EL PASO, Texas (Border Report) – After driving four days along the Texas-Mexico border, members of a coalition of nine civil rights organizations say they’re finding communities with many unmet needs.

The Frontera Texas Organizing Caravan set off from El Paso on May 1 and plans to arrive in Brownsville on May 17, stopping along the way to talk to locals and put on civil rights seminars.

The coalition put on “Know your rights” presentations in Fabens, Fort Hancock and Presidio, and visited the West Texas Detention Center in Sierra Blanca and gathered donated food to distribute to needy families along their route.

“We have gone through very poor and demoralized communities with multiple issues impacting them, from (lack of) economic development to immigration,” said Fernando Garcia, executive director of El Paso’s Border Network for Human Rights, a caravan organizer. “Presidio is a big concern with migrants crossing through that horrific desert and dying in numbers we did not expect.”

Frontera Texas Organizing Caravan participants gather food donations in Sierra Blanca, Texas. (Courtesy BNHR)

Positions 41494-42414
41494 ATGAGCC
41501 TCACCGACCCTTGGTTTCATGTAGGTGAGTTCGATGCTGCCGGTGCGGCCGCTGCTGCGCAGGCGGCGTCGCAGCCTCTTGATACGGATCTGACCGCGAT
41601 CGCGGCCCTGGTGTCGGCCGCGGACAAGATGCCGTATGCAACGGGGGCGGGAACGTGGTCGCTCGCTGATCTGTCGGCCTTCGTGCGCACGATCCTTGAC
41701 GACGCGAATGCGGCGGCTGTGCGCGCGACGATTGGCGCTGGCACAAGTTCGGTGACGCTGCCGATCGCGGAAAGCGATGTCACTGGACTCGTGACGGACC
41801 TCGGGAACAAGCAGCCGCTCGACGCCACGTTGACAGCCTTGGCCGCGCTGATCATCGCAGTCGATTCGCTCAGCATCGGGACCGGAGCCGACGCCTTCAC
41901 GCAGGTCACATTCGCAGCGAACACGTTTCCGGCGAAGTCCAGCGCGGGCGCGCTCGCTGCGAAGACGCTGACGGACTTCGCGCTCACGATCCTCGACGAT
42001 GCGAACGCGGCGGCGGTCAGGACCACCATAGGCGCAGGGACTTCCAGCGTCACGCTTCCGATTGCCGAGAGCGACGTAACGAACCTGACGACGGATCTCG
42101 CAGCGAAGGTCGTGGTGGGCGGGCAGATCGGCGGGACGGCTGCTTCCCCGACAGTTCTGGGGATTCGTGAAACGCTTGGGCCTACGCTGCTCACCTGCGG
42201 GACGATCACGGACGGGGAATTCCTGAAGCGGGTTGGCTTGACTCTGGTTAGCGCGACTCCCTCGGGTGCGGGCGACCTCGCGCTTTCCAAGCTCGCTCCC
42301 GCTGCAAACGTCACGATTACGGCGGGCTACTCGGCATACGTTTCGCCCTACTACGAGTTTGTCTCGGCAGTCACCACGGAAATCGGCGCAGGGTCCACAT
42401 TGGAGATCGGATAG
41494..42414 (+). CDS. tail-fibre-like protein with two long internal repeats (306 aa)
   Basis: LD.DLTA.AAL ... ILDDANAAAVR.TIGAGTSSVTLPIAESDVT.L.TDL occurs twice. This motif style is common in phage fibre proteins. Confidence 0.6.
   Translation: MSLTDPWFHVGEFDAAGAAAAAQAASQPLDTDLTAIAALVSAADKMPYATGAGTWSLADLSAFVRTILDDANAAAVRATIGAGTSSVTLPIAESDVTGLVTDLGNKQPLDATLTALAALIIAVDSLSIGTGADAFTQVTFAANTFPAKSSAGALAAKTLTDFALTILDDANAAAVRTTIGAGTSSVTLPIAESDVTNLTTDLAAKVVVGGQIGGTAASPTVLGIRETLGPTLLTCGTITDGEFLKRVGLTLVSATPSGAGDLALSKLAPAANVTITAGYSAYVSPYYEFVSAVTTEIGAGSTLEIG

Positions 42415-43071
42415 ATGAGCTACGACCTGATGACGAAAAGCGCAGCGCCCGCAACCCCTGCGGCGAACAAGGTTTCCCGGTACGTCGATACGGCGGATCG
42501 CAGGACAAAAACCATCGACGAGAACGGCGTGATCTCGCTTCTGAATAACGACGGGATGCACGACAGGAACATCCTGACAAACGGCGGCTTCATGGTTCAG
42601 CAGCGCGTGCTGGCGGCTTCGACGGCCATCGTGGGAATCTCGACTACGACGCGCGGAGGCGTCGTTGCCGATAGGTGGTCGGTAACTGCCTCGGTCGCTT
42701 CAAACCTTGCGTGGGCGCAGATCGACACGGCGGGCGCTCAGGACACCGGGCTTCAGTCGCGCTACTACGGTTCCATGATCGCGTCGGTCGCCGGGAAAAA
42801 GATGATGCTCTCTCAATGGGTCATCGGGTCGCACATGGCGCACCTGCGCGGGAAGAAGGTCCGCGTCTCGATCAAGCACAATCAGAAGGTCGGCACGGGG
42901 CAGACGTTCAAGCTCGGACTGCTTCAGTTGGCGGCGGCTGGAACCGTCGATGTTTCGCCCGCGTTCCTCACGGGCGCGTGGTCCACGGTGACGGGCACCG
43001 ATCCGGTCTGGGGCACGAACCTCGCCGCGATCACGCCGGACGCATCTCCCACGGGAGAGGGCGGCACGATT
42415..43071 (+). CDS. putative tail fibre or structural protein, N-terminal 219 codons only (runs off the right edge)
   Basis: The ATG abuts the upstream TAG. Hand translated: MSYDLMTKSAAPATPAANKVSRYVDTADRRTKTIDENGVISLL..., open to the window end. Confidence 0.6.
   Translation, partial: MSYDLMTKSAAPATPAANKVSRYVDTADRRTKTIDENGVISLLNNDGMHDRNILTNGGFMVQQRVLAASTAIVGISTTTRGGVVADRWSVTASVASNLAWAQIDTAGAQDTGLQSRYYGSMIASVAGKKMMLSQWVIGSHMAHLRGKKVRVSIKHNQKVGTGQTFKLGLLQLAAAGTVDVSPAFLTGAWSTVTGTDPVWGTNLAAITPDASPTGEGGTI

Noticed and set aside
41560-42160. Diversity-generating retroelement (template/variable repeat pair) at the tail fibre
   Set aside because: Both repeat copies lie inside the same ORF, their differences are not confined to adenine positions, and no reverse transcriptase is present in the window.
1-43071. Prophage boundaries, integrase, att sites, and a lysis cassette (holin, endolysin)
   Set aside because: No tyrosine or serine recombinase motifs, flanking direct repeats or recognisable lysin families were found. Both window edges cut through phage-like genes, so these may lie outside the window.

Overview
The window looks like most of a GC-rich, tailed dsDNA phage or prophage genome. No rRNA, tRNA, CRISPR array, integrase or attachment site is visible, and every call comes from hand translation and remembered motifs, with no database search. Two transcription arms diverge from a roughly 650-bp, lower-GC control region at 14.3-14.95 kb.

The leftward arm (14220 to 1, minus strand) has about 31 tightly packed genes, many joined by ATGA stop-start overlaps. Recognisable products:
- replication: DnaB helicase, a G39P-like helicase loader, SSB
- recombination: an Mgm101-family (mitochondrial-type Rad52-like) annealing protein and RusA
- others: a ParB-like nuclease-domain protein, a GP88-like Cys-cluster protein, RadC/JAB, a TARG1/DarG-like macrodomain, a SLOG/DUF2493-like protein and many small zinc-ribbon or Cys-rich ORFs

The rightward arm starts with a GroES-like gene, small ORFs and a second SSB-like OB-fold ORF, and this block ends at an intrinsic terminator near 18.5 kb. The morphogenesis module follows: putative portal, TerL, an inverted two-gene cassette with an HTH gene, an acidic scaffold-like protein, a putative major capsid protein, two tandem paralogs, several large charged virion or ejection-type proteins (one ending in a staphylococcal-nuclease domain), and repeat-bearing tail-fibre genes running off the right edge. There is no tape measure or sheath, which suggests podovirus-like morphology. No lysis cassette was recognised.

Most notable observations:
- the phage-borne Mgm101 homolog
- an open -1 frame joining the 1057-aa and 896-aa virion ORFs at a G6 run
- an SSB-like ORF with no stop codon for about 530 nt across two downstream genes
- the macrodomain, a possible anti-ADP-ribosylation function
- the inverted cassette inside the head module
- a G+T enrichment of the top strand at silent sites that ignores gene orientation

Frontera Texas Organizing Caravan members visit the West Texas Detention Center near Sierra Blanca, Texas. (courtesy BNHR)

The groups that include BNHR, Casa Proyecto Libertad and La Union del Pueblo Entero (LUPE), are concerned about what they say is a pattern of civil and human rights abuses in immigrant communities in Texas, particularly those with a large presence of border agents and those where Operation Lone Star is in force. The latter is part of Abbott’s efforts to safeguard the state amid a rising number of migrant apprehensions.

Texas has spent billions on Operation Lone Star, which includes maintaining the state National Guard on the border, and other border safety initiatives.

The activists say they’re saddened to see so much tax money go toward law enforcement in peaceful border communities that could instead use that funding to meet basic needs and improve the quality of life of its residents.

“It’s very sad and unfortunate so much money is being spent on immigrant enforcement in the state while at the same time we find communities and towns with no potable water, no electricity, with no health clinics and no schools along the Texas border,” Garcia said.

The caravan was in Del Rio on Thursday with Eagle Pass next on the schedule.